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Stephan Meijer
Stephan Meijer

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Handling POST requests in Next.js getServerSideProps

The documentation pages of Next.js list getServerSideProps under "data fetching", and for any kind of data mutations, they'll point you to the api routes. I'm here to tell you, that there is another way!

In this article, I'm going to show you how you can post to getServerSideProps, and have your components, data fetching, and data mutation logic all collocated in the same file.

HTML Forms

I'll directly dive in. We'll create a form so we can bring this to a working example. Let's keep it simple. Create a new next app with npx create-next-app, and add a form to your index component.

export default function IndexPage({ name = "person" }) {
  return (
    <form method="post">
      <input name="name" defaultValue={name} />
      <button type="submit">submit</button>
    </form>
  );
}
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Note that I don't set the "action" attribute. When the action attribute is left out, it defaults to the current path. And that's exactly what we want it to do. If you'd be using an hosted form service like rake.red, you'd be setting it to an absolute url.

As we'll be adding getServerSideProps in the next step, I've also already provided an initial name value via the props, and default it to person for now.

That's it for the component part. This will render a form that accepts a name, and will be submitted to the current path. Give it a spin!

Server Side Props

So let's start with the basic variant of getServerSideProps.

export async function getServerSideProps({ req }) {
  console.log(req.method, req.body);

  return {
    props: {
      name: "smeijer"
    }
  };
}
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I've added an initial value for name, which you'll now see rendered in your form. The value no longer comes from the component, but it's consumed from an "backend part". See it as a query if you will, but without additional request, and without a need for react-query, swr, or other forms of client state management.

Now, if you refresh the page, and resubmit the form, you'll notice that the server will log GET on refresh, and POST on form submit. That's right! We don't need anything special to receive the post. Next already does that out of the box.

But here's the thing. You can add logging statements for req.body, req.params and req.query, but they're all empty. Next.js does not process our request body. So that's something we're gonna fix.

Hooking up body-parser

We'll be using body-parser to read the request body. Install the dependency, and add the following 3 lines to the top of your file:

import bodyParser from "body-parser";
import util from "util";

const getBody = util.promisify(bodyParser.urlencoded());
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urlencoded() returns an middleware function that has the common 3 arguments, request, response and next. We use promisify to turn the callback function into an async function, because we won't be using this as a traditional middleware.

If you'll now update getServerSideProps and add await getBody(req, res) to just before that log statement, you'll see that our request body has been processed. 🤯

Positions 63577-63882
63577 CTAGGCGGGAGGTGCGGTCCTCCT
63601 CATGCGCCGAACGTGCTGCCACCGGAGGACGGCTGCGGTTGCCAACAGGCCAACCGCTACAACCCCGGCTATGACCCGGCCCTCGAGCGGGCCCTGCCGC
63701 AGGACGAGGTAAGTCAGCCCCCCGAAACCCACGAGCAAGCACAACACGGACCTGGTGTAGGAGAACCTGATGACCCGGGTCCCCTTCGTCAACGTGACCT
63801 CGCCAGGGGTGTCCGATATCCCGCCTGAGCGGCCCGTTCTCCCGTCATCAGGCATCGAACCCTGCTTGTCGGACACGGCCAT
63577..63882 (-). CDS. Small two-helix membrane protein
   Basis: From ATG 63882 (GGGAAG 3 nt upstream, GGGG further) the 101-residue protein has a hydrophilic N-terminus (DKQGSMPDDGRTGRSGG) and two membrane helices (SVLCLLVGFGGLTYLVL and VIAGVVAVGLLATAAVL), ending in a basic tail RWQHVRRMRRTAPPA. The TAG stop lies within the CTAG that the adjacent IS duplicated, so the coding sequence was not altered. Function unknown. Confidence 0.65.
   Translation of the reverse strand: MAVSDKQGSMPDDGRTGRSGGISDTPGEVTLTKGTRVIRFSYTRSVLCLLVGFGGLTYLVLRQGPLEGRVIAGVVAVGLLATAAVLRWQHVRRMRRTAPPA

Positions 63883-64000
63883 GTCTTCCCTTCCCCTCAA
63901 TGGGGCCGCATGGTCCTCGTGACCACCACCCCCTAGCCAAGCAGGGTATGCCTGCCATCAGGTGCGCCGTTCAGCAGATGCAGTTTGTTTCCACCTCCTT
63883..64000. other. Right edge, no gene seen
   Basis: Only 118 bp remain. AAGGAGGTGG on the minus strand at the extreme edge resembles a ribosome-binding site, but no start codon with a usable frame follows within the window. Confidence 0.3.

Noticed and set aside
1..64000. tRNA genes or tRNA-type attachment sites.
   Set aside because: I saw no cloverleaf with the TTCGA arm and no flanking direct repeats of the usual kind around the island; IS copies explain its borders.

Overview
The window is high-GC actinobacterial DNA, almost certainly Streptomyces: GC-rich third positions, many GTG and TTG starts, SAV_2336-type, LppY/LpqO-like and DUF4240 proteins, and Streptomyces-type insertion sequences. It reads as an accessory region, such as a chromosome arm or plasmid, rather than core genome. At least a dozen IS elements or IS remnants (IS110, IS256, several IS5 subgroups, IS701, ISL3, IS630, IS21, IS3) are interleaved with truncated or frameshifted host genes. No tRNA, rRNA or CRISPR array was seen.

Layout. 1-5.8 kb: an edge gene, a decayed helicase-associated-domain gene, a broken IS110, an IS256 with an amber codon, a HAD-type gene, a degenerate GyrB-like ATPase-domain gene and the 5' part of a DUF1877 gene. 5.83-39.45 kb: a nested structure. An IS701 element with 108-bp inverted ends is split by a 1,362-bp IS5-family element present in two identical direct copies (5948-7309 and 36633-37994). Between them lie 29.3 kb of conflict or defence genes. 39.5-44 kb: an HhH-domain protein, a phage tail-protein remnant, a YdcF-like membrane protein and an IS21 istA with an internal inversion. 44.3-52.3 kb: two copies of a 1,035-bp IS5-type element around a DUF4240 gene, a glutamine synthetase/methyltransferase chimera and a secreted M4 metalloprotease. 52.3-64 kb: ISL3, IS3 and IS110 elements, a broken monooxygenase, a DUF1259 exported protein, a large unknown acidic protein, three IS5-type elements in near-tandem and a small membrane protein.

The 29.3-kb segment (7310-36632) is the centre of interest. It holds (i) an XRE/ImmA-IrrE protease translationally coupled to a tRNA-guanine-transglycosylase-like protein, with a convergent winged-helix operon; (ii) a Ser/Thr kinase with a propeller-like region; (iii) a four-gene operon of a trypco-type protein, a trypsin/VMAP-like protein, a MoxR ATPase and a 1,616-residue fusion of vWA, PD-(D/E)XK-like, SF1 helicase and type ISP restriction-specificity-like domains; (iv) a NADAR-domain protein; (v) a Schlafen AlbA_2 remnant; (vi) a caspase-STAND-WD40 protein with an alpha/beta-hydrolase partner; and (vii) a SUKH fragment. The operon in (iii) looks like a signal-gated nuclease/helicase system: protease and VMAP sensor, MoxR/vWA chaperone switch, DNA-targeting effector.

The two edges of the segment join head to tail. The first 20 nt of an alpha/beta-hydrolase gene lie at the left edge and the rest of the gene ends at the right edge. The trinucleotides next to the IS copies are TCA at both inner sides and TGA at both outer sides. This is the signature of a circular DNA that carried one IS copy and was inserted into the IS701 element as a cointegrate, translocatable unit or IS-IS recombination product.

export async function getServerSideProps({ req, res }) {
  await getBody(req, res);
  console.log(req.method, req.body); // POST { name: 'smeijer' }
  // …
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And now you're able to use getServerSideProps to handle your mutations. Seriously, do with the data in req.body, whatever you like. You can access secrets from process.env, and connect to the database in getServerSideProps just fine. It only runs on the server, and won't be exposed to the client.

Full Example

Here is the full, runnable, Next.js page file. You'll notice that I've wrapped the body parser statement inside a check against the request method. That's technically not required, but let's just add the body parsing in there so it doesn't do unnecessary work during GET requests. Besides, we're likely to add more logic in the POST handler, like writing stuff to our database.

Depending on your needs, you can return completely different props, or a similar shape. To keep things predictable, I definitely recommend the latter.

import bodyParser from "body-parser";
import { promisify } from "util";

const getBody = promisify(bodyParser.urlencoded());

export async function getServerSideProps({ req, res }) {
  if (req.method === "POST") {
    await getBody(req, res);
  }

  return {
    props: {
      name: req.body?.name || "smeijer",
      message: req.body ? "received!" : "",
    }
  };
}

export default function IndexPage(props) {
  return (
    <>
      <form method="post">
        <input name="name" defaultValue={props.name} />
        <button type="submit">submit</button>
      </form>
      <p>
        {props.message}
      </p>
    </>
  );
}
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Final word

Even though Next.js doesn't advertise the getServerSideProps handler in this way, I think it can be very useful as a simple way to add forms to your page, without the need to define api routes, and deal with client state.

I also haven't tried if this works when hosting on vercel, as I'm running my Next.js apps on my own VPS instead of "serverless". So if anyone can give that a shot, and let us know if it worked out, that would be great.


👋 I'm Stephan, and I'm building metricmouse.com. If you wish to read more of mine, follow me on Twitter.

Discussion (1)

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smeijer profile image
Stephan Meijer Author

For anyone passing by. I've decided that things should be simplified, and came up with a package. I'll write about it one day, but in the mean time, go check github.com/smeijer/next-runtime